Stocks bounced back Wednesday in response to a sharp rally on Wall Street and the yen’s plunge against the dollar as worries receded about the U.S.-China trade war.
The Nikkei advanced 199.69 points, or 0.98 percent, to end at 20,655.13. On Tuesday it tumbled 229.38 points.
The Topix finished up 12.93 points, or 0.87 percent, at 1,499.50, after dropping 17.27 points the previous day.
The Tokyo market got off to a robust start, with investors taking heart from the Dow’s surge and the dollar’s steep rise against the yen following the U.S. government’s announcement that it will put off imposing a 10 percent tariff on some Chinese consumer products including smartphones and laptop computers from Sept. 1 to Dec. 15, brokers said.
After the initial spurt, stocks lost steam as profit-taking pressure grew. But rises in the Shanghai and Hong Kong markets helped keep the Nikkei and Topix afloat throughout the afternoon session.
Investors refrained from continuing active purchases out of concern that the tensions between the economic superpowers will heighten again, an official at a major brokerage house said.
“The postponement does not mean the softening of the U.S. stance against China,” said Yutaka Miura, senior technical analyst at Mizuho Securities Co., stressing that Washington is going to slap tariffs on other products as scheduled.
The administration of U.S. President Donald Trump “merely pushed back settlement of the trade row with China,” Yoshihiko Tabei, chief analyst at Naito Securities Co., observed.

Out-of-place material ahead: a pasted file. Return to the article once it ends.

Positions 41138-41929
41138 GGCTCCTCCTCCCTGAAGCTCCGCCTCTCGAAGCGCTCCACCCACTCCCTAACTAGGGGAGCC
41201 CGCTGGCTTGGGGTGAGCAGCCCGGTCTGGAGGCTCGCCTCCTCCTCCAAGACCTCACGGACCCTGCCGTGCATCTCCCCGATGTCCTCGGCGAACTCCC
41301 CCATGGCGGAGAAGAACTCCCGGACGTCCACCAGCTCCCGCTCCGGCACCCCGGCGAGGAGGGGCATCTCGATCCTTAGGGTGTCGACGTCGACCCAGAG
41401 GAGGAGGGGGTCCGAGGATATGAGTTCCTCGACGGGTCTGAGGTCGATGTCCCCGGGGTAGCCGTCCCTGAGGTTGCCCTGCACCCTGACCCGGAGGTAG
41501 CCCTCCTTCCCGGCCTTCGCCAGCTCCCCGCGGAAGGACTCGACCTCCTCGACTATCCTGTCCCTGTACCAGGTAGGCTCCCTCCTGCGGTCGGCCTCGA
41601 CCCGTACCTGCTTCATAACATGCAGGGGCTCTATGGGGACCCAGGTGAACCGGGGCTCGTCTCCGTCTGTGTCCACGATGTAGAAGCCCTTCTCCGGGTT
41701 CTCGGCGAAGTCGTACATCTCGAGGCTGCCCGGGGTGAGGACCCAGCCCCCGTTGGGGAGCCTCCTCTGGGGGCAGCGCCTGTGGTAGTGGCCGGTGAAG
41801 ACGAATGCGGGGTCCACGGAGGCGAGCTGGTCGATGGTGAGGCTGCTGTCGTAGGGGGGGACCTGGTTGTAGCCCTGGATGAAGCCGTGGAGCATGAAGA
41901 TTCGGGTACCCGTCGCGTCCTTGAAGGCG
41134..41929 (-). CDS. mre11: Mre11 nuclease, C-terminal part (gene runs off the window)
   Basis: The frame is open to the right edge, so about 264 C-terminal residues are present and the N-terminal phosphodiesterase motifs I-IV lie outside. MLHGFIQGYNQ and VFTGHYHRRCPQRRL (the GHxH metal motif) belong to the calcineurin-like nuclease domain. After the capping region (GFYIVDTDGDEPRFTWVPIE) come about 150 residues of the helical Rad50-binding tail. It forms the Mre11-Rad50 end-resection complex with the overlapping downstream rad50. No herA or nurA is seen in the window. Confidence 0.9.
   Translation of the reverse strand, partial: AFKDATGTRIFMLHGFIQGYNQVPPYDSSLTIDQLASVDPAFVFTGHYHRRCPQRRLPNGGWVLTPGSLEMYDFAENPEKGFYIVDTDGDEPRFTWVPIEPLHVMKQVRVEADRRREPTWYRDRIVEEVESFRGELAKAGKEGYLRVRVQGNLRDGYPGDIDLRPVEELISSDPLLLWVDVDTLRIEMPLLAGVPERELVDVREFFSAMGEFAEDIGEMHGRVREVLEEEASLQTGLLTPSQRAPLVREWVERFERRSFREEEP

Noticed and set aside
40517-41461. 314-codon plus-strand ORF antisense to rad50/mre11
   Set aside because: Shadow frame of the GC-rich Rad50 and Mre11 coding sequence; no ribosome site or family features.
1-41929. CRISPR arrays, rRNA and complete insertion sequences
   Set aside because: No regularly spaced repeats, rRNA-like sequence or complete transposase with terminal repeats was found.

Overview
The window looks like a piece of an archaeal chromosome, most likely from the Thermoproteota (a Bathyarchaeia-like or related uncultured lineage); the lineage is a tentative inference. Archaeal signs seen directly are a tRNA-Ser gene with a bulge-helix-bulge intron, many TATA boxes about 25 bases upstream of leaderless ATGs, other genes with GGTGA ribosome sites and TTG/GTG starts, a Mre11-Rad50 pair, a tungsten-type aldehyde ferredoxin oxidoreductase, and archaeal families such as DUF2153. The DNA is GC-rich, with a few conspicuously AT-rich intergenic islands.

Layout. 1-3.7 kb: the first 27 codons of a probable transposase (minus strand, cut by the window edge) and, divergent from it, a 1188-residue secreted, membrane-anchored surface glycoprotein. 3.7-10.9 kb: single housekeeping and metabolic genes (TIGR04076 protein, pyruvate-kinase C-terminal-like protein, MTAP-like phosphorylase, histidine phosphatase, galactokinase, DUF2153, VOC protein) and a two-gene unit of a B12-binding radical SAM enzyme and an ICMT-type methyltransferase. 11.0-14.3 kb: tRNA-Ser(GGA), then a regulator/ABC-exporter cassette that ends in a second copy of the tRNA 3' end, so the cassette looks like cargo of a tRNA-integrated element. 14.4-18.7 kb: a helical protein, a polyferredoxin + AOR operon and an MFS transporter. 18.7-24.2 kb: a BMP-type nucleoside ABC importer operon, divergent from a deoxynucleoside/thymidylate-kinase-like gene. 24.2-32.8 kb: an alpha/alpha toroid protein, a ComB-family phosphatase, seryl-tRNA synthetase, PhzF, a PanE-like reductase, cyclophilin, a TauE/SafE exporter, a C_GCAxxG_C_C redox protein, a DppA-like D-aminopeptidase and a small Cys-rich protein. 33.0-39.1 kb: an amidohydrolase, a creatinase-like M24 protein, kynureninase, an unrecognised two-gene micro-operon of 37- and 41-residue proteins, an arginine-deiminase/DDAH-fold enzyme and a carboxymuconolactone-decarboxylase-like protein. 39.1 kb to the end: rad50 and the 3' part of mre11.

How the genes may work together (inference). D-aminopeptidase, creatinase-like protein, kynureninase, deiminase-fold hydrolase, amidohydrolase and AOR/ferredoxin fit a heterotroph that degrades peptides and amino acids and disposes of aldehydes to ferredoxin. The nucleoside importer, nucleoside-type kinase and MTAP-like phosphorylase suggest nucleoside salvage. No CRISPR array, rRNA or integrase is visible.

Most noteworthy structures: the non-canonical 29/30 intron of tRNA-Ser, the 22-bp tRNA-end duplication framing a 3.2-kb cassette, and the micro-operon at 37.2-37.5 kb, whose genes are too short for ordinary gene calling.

Rising issues outnumbered falling ones 1,673 to 406 in the TSE’s first section, while 70 issues were unchanged.
Volume dropped to 1,063 million shares from Tuesday’s 1,282 million shares.
Apple-related electronic parts makers, such as TDK and Murata Manufacturing, attracted buying, thanks to a surge in the U.S. technology giant’s stock price Tuesday in the wake of the tariff delay announcement.
Toyota, Nissan, Subaru and other automakers went up on the yen’s depreciation.
Oil names rose thanks to higher New York crude oil futures, with Japex jumping 8.59 percent, Cosmo Energy 5.42 percent and Inpex 3.51 percent.
On the other hand, Pan Pacific International Holdings, which runs discount store Don Quijote, dropped 1.49 percent as its operating profit for the business year that ended in June failed to beat a market consensus.
Railway operators including JR East and Odakyu met with selling, and so did Chubu Electric and other major power utilities.
In index futures trading on the Osaka Exchange, the September contract on the Nikkei average advanced 230 points to end at 20,580.